Reflection on Mentorship

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Nursing Management of a Patient with Raised Intracranial Pressure after Traumatic Brain Injury and Dealing with Family Anxiety. Introduction The aim of this assignment is to explore, analyse and evaluate the nursing management of raised intracranial pressure (ICP) and family anxiety after head injury. In order to obtain a wider knowledge of the care of patients with raised ICP, a literature review was carried out. From this information I hope to improve the standard of care and ultimately patient outcome. The anxiety felt by family members are large and therefore I have decided to discuss this in my assignment. Consent has been sought from the next of kin. Confidentiality will be maintained in accordance with Nursing and…show more content…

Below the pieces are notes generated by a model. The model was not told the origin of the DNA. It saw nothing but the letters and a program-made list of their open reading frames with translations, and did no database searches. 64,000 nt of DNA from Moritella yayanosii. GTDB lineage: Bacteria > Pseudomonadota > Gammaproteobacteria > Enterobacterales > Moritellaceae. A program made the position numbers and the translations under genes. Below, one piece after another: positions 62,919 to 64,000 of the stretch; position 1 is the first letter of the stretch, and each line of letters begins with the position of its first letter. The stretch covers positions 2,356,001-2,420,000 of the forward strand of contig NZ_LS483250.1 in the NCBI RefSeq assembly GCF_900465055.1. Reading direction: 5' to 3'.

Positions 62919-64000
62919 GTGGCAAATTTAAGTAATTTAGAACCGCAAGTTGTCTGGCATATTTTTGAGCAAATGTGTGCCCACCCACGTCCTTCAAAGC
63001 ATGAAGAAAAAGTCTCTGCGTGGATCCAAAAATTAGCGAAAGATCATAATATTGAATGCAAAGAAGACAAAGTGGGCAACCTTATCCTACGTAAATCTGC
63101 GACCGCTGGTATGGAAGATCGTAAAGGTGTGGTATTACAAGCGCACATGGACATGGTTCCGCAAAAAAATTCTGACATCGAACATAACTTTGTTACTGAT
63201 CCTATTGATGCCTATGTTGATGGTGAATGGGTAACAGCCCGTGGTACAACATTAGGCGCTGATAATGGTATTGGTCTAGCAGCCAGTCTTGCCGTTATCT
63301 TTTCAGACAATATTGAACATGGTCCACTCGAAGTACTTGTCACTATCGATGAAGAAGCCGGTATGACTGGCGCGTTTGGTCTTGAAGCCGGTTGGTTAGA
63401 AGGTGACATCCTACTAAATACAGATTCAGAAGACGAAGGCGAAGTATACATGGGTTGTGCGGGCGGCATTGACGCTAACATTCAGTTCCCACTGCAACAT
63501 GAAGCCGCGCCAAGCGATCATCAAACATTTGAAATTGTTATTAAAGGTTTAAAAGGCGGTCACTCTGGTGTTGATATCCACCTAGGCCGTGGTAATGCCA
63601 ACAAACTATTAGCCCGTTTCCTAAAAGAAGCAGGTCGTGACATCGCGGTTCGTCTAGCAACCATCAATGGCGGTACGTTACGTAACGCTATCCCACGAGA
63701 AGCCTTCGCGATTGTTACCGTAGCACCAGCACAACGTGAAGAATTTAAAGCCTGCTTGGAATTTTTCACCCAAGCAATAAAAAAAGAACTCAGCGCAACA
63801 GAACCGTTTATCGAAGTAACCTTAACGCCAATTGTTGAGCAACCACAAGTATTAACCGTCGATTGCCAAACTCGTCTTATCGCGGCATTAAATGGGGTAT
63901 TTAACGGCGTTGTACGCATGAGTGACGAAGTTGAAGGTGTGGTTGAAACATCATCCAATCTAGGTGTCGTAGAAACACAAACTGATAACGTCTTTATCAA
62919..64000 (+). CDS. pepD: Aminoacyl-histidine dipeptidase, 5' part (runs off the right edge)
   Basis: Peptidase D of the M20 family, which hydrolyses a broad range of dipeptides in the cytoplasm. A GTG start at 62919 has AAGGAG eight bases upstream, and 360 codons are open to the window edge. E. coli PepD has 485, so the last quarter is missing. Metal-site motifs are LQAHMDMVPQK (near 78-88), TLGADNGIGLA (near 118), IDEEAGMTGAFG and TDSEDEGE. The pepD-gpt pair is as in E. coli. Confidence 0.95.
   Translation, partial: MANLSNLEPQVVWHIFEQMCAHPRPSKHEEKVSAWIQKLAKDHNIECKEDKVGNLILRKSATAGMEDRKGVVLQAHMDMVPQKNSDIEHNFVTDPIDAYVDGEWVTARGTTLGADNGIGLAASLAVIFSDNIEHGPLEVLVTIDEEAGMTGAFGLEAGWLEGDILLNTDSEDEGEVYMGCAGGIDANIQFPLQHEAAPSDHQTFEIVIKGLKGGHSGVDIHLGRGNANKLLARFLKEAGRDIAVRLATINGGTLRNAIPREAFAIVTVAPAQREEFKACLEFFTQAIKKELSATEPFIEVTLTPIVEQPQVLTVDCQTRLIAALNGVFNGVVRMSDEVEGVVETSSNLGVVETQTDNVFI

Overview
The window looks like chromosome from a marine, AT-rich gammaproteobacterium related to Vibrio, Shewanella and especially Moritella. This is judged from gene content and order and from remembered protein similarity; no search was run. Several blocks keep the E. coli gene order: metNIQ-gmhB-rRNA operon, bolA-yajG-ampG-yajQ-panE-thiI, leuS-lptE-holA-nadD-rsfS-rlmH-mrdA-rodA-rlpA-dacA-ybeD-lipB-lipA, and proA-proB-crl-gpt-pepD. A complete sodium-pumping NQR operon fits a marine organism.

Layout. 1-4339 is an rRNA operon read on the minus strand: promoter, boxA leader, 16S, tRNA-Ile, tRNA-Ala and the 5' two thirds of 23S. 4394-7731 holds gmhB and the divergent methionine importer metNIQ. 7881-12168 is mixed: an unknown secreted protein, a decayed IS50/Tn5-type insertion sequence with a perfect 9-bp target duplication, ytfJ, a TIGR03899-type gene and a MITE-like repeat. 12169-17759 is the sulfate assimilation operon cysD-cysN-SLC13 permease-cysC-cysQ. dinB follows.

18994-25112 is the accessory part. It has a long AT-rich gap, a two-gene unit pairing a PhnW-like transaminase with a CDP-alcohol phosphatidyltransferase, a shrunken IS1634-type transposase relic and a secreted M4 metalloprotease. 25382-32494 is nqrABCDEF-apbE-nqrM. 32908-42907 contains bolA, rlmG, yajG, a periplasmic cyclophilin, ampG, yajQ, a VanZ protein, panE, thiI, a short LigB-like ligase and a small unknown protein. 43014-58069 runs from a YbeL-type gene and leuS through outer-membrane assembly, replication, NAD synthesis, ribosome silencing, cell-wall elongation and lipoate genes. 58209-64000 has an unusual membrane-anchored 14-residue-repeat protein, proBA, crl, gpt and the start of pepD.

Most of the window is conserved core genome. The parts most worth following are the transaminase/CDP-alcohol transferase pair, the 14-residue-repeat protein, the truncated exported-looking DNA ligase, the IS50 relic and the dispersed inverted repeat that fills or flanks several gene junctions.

The brain has an ability to tolerate increase intracranial volume without increasing the intracranial pressure, known as compliance (Barker 2002). Some intracranial contents (blood and cerebro spinal fluid) can be displaced into spinal cord(space) (Woodrow,2000). This displacement creates initial compliance, but once compensation is exhausted, intracranial pressure rises sharply (Chitnavis & Polkey 1998),squeezing brain tissue causing herniation and likely death. Aldi’s ICP was monitored by passing a catheter into his lateral ventricle connected to a transducer and monitor known as ICP monitor. A normal ICP is 0-10mmhg ( Hickey 2002).ICP that is persistent >15mmhg is termed as “intracranial hypertension and will impair cerebral perfusion and cerebral blood flow (Garner,2007).Therefore early identification of increases in ICP using ICP monitoring enables prompt treatment which could decrease morbidity and mortality rates (Mestecky,2007). Aldi’s ICP was 30 mmhg, ICP guided therapy commenced which would be discuss. Due to word restrictions only 4 main strategies will be discuss in depth. As there was an increased in Aldi’s ICP concern would be the ability of his brain to be perfuse. Normally, autoregulation which defines by Drummond (1990,p.118)) as “the intrinsic ability of the cerebral blood vessel to dilate or constrict in response to
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